This is not the place for a full discussion of the Catholic understanding of legitimate authority, which was itself heavily influenced by prior rational Greek influences. Suffice it to say for the moment—and this with reference not just to pre-Reformation thought but also to the insights of nineteenth and twentieth century writings dealing with the question in the aftermath of Luther, the Enlightenment, and the French Revolution—that Catholics understood legitimate authority to be valuable for two complementary reasons. On the one hand, the ravages of sin indicated to them the individual’s “negative” need for social guidance and correction to fend off the evils he inflicted upon himself and his fellow man. On the other, the reality of a Redemption that was offered to men only through their incorporation into Christ’s Mystical Body demonstrated to Catholic thinkers the individual’s “positive” dependency upon social authority for his personal perfection and eternal wellbeing. If there were no submission to Christ and His Mystical Body there would be no passage to becoming sons of God. And if there were no submission to the complex mesh of temporal social institutions capable of imitation of the example of Christ and His Mystical Body, there would be no recognition that the Incarnation confirmed the crucial importance of all things natural, and the role that the authorities of the entire “society of societies” constituting Christendom, from family to state, was meant to play in teaching men their duties and leading them to heaven.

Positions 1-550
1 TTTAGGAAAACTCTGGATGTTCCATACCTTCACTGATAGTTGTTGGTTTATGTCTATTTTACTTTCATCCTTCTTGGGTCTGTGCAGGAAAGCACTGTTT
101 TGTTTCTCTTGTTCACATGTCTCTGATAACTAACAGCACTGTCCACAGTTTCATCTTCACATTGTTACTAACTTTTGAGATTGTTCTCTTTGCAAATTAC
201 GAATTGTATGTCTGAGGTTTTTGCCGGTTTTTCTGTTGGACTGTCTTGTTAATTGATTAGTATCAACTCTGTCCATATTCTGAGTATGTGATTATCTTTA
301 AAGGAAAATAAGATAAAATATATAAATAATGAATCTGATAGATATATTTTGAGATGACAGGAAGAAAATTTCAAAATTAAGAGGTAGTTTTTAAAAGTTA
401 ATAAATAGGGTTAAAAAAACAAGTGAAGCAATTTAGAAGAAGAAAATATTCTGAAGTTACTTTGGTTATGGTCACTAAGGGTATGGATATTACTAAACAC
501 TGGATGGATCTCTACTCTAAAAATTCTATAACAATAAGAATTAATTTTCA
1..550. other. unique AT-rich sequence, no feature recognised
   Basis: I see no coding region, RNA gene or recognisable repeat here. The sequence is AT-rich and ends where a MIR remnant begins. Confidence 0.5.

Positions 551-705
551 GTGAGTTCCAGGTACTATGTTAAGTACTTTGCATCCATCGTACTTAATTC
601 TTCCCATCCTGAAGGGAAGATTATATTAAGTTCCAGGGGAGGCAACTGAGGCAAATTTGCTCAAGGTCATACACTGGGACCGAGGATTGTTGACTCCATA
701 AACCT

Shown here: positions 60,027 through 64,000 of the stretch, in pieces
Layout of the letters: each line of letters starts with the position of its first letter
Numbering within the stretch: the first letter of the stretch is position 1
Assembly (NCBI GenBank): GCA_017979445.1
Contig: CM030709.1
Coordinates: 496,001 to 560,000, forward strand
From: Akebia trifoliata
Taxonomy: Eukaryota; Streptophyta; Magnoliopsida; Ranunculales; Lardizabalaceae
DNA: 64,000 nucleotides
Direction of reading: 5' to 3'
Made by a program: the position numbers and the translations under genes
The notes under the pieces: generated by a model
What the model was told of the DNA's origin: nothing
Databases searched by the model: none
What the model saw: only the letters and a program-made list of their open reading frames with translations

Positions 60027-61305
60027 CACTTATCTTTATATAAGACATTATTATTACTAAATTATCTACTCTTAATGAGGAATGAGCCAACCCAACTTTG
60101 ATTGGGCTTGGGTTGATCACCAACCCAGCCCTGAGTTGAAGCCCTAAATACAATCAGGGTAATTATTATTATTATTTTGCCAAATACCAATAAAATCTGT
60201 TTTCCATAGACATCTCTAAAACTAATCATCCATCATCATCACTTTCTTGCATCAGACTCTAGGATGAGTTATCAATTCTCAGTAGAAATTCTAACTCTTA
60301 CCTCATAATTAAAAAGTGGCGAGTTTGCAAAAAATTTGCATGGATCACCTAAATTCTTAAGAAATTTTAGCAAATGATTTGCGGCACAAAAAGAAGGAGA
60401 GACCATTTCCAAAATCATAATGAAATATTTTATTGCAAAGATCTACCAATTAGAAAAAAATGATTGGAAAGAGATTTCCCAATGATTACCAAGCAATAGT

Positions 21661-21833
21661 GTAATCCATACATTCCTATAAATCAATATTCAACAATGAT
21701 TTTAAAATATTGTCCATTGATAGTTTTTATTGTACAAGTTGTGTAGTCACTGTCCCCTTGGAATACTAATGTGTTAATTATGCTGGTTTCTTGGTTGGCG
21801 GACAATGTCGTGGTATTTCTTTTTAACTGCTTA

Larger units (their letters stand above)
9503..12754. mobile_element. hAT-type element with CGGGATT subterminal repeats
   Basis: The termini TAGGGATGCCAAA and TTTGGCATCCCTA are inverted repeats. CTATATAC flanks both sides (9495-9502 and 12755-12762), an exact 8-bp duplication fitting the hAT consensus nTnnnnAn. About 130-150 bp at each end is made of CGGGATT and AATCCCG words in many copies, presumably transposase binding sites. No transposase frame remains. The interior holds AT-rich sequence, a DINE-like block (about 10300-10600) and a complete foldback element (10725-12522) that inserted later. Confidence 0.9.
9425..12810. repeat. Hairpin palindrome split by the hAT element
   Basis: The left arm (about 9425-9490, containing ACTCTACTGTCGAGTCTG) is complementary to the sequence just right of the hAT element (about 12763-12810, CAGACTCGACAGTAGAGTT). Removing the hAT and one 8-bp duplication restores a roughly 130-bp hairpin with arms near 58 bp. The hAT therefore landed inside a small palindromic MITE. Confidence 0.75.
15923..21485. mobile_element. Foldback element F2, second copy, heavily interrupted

Christianity Under Attack From the Start
A Catholic understanding of the value of all of nature—society and social authority included—had its enemies from the first moments of Church History. These became ever more vocal as the full meaning of a complex Christian society came into focus, along with all of the mistakes, sins, and hypocritical actions of Church leaders and believers claiming to promote it. And yet despite such deep roots, it was only when “all those anti-intellectualist, anti-institutional forces that had plagued and hindered the medieval Church for centuries” were “institutionalized in the new reformed Christian Church” that they truly were to begin to “have their fling” (P. Hughes, A History of the Church, Sheed & Ward, 1949, III, 529).